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Lately, I've been trying to create a Bash script to capture a webcam photo when a fail attempt to login is registered. First of all, I found 2 guides related to this (links at the end), they explained how to create script etc.. It was going pretty good until I noticed my System (Archlinux, Fresh installation) doesn't have PAM's common-auth file. I've checked the entire /etc/pam.d/ directory and still can't find the file or a file with same contents.

My Script so far:

#!/bin/bash

# Let's watch our thief's face n.n


ts=$(date +"%m_%d_%Y_%H_%M_%S")

ffmpeg -f video4linux2 -s vga -i /dev/video0 -vframes 3 /home/haoa2/Logins-Fail/login-$ts.jpg

exit 0

My /etc/pam.d/ directory contents:

chage, chfn, chgpasswd, chpasswd, chsh, groupadd, groupdel, groupmems, groupmod, login, newusers, other, passwd, polkit-1, rlogin, rsh, shadow, slim, su, sudo, su-l, system-auth, systemd-user, system-local-login, system-login, system-remote-login, system-services, useradd, userdel, and usermod

The orginal answer, and a tutorial-like answer.

(Note: I know there is a related answer out there, but this quetion is more about the PAM's file rather than Scripting.)

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  • What exactly are you asking?
    – ryekayo
    Commented Aug 29, 2014 at 18:43
  • Hi, I want to know, if there is a way to implement this on PAM since I can't find any file to add the lines for executing my script. :c Commented Aug 29, 2014 at 18:44
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    Pluggable Authentication Modules (PAM) is a library that you need to get. Give me a few and I will look to see how to sudo-apt it
    – ryekayo
    Commented Aug 29, 2014 at 18:53
  • 3
    @ryekayo PAM is used by many applications, and it comes alongside Arch Linux. This is why the OP has a /etc/pam.d directory. Since PAM is getting more and more widely used, it would probably be ridiculous for a distribution not to provide it. Commented Aug 29, 2014 at 18:55
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    @ryekayo, apt is not fitting here since the user is on Arch Linux. Arch ships with PAM in [core]. The user already has it installed.
    – HalosGhost
    Commented Aug 29, 2014 at 18:56

1 Answer 1

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First of all, if files are missing, it does not mean you should not create them. The common-* files available on Debian are just regular PAM configuration files, however, they are included in any other file which requires them. For instance, on Debian, at the end of the su file, you may find:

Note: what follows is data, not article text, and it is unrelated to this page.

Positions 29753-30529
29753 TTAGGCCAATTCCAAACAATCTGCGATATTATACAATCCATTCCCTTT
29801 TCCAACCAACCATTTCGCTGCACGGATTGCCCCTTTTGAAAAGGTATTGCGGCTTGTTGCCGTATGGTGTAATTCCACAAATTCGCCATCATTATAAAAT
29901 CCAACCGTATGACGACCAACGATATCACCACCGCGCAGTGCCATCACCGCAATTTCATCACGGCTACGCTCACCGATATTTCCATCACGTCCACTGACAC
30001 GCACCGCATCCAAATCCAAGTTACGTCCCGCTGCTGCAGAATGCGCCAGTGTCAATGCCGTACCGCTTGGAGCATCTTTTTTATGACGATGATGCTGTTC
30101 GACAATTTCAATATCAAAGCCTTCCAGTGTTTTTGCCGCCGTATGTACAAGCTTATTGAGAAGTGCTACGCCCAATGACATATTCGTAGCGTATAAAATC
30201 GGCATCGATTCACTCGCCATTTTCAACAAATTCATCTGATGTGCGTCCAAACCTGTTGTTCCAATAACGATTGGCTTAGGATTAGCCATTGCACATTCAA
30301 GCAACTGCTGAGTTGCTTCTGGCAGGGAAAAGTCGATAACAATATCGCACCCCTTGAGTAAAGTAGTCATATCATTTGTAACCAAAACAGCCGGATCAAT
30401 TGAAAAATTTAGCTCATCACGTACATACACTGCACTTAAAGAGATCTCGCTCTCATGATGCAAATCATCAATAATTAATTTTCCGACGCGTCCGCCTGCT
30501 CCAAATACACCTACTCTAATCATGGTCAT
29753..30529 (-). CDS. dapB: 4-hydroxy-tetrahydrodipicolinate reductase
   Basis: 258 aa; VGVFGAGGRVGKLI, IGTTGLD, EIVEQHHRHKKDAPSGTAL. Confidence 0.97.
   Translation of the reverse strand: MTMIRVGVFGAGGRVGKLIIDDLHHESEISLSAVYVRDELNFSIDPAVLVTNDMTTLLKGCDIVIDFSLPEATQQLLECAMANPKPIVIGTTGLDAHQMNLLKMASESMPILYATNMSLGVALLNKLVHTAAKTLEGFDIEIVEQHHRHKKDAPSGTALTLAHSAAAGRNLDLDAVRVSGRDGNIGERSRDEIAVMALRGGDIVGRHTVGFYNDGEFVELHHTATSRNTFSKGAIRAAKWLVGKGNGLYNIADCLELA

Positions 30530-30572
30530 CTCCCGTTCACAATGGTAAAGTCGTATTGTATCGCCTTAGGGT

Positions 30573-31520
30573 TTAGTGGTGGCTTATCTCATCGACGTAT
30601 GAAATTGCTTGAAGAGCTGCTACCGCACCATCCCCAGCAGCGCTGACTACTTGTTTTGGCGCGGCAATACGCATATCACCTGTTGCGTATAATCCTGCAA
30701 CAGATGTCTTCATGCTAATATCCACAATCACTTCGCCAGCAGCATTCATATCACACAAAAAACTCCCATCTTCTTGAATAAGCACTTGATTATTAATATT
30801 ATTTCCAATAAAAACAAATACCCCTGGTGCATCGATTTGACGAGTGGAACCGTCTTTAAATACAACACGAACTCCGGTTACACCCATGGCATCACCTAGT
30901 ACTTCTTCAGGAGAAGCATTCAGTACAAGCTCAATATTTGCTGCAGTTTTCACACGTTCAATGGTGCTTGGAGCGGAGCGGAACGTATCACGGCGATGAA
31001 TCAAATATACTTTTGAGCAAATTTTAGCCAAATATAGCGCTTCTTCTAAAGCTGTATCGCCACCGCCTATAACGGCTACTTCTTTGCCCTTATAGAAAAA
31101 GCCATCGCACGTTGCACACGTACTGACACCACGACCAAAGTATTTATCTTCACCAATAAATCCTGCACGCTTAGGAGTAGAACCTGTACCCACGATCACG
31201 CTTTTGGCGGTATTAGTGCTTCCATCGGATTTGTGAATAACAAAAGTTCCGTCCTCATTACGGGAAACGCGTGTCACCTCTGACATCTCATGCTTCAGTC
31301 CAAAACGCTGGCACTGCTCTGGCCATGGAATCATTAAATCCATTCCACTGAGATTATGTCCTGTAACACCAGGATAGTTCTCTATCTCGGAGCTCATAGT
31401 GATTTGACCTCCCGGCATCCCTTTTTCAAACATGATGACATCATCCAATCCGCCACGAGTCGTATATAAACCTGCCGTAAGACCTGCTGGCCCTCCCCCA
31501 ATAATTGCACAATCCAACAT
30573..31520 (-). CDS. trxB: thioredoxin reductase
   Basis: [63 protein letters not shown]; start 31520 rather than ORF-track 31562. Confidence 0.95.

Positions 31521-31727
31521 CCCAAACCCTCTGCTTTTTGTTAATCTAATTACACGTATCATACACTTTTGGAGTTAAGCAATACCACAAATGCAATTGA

@include common-auth
@include common-account
@include common-session

Since you don't have these files, I believe these include directives are not present. Since Arch's philosophy is to provide a minimal distribution, customisable by the user, you could perfectly create those common-* files and include them in those that are expected to use them.

However in your case, I would rather recommend that you target the PAM configuration file used at login (what you are trying to achieve is not a common operation, since it only targets the auth primitive, at login time). Have a look at /etc/pam.d/login and modify it in order to include your new PAM rule.

In my case, my login file ends with @include common-auth, which include the following chain. You should find something similar at the end of your login file.

auth    [success=1 default=ignore]      pam_unix.so nullok_secure
# here's the fallback if no module succeeds
auth    requisite                       pam_deny.so
auth    required                        pam_permit.so
auth    optional                        pam_cap.so

Basically, this tries to authenticate against basic UNIX mechanisms (passwd and shadow). If it succeeds, then success=1 will have PAM jump the next rule. In this case, pam_deny will be ignored, and we'll reach pam_permit.so automatically, allowing user access.

On the other hand, if pam_unix fails, there will be no jumping and the user will be sent straight to pam_deny. Since it is a requisite rule, the user will be denied access whatever happens next.

Finally, pam_cap is an optional rule which isn't really involved in the login process. However, it'll be executed whatever happens (which may be handy for logging). In your case, you could do something like...

# Jump two rules if login succeeds.
auth    [success=2 default=ignore]      pam_unix.so nullok_secure
auth    optional                        pam_exec.so [your cam script]
auth    requisite                       pam_deny.so
# User gets here if authentication is successful. No denying, no cam module.
auth    required                        pam_permit.so
auth    optional                        pam_cap.so

If you're unfamiliar with PAM internals, I would recommend this page which I found very helpful myself when I set up my PAM logic. Going through this page will definitely help you understanding how PAM works, and where to implement your logic precisely.

Another thing: you might want to make sure your camera is up to the task before running the script. Make sure the kernel video module is loaded, and so on.

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  • Thanks! It is exactly what I need! And you're right, my su file doesn't have any @include's. I will read your link and modify /etc/pam.d/login file. Thank you! :DD Commented Aug 29, 2014 at 19:05
  • You're welcome. I added a little information about basic authentication behaviour through PAM on Debian (Ubuntu actually, but it does not matter here). It might help you placing your pam_exec rule at the right spot. Commented Aug 29, 2014 at 19:13

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